Back home, he earned a law degree at Penn and joined the firm of Morgan, Lewis & Bockius, where he remained for the rest of his career. Although widely respected as a products litigation attorney, Brown’s most lasting contribution was as a planner who helped chart the course that has made the firm one of the largest in the country.
“If you went to central casting for what they thought a senior partner at an old-line law firm looked like, you’d get Dick Brown,” mused Marc J. Sonnenfeld, a longtime Morgan Lewis partner. “He spoke perfectly. Whatever came out of his mouth was razor sharp.” Jami Wintz McKeon, now the firm’s chair, said that most people referred to him as “Mr. Brown,” not because he was cold and forbidding, but as a gesture of respect.
His reputation preceded him, outside of court as well as in. Ball recalls meeting with an angry parent who threatened to sue the school. Of course that’s your right, Ball countered, but I will have to refer the matter to our legal counsel.
“Don’t threaten me with Dick Brown!” the parent cried, and Ball never heard about the matter again.
Brown may have looked like a staid patrician, but he did not act like one. Friends recall how he liked to drive his sporty Jaguar—and drive it fast—on frequent jaunts to New York. He retained a chef and butler all his life and kept a second home in Barbados. Whenever the latest gadget came out, he was among the first to buy it, and helped show much younger friends how to use it.
World affairs were another passion. Brown chaired the International Law section of the American Bar Association and traveled widely. In 1974, he headed the first American delegation to visit China after President Richard Nixon’s breakthrough meeting with Mao Zedong. He also was actively involved in the Council on Foreign Relations, the International Peace Institute, the Foreign Policy Research Institute, the Eisenhower Fellows, the International House Center, the World Affairs Council of Philadelphia, and the American Foundation for the University of the West Indies.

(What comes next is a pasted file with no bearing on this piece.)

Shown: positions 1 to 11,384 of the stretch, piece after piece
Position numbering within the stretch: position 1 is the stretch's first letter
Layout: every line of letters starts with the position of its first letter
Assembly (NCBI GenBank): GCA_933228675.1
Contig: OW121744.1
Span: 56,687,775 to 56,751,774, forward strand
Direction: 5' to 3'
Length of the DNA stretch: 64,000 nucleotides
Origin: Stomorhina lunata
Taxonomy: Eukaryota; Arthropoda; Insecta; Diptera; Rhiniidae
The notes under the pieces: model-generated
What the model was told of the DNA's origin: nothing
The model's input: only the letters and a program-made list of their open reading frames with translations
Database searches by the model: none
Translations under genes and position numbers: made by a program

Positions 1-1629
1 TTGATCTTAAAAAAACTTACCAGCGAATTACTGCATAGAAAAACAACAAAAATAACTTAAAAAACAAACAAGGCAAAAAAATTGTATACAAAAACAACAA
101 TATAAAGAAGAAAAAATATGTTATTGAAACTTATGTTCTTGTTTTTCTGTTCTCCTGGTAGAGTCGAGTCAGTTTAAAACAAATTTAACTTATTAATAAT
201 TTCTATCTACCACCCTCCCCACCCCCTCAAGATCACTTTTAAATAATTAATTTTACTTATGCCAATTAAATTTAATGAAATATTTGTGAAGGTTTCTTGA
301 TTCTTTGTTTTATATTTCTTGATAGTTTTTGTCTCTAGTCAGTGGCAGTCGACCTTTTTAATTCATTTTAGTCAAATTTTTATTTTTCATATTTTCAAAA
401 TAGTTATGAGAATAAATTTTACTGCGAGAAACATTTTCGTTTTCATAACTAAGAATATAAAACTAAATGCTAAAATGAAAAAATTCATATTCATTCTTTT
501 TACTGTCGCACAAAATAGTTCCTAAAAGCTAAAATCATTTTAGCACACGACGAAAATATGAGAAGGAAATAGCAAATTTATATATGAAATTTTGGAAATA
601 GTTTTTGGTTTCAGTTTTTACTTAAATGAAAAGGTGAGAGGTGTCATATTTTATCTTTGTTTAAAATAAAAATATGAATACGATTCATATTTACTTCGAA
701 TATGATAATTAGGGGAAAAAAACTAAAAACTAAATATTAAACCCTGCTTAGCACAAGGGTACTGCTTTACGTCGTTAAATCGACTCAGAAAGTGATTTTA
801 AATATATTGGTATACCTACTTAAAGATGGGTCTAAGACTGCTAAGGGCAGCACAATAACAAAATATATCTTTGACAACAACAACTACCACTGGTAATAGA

Closer to home, dozens of local organizations received his time and support. He served on the boards of Fidelity Bank, WHYY, the Friends of the Wissahickon, and Penn’s archeology museum, law school and medical school.
Always, though, there was Penn Charter.
“He was just a wonderful man,” said Head of School Darryl J. Ford. “His support of the school was unwavering.” Both Ball and Ford praise Brown’s quiet counsel.
Whenever he would visit his old house on The Oak Road, Brown would share stories about some of its unique features, including a signal he had wired on the third floor steps to warn him if his mother tried to venture up to see if he was asleep, and a Polynesian-themed bar in the basement. Not surprisingly, given that his grandfather had founded the Brown Instrument Company, one of the nation’s leading manufacturers of thermostats, the house was chock-full of them.
One particular story about the boy grown to a man sticks out in Ford’s memory. “We hope to educate students to live lives that make a difference,” Ford prefaced. A few years ago, he learned that a member of the cafeteria staff was receiving rides to and from her treatments at Fox Chase Cancer Center from someone with a PC connection. Who could that be, he asked?
Her driver was octogenarian Dick Brown, living a life that made a difference.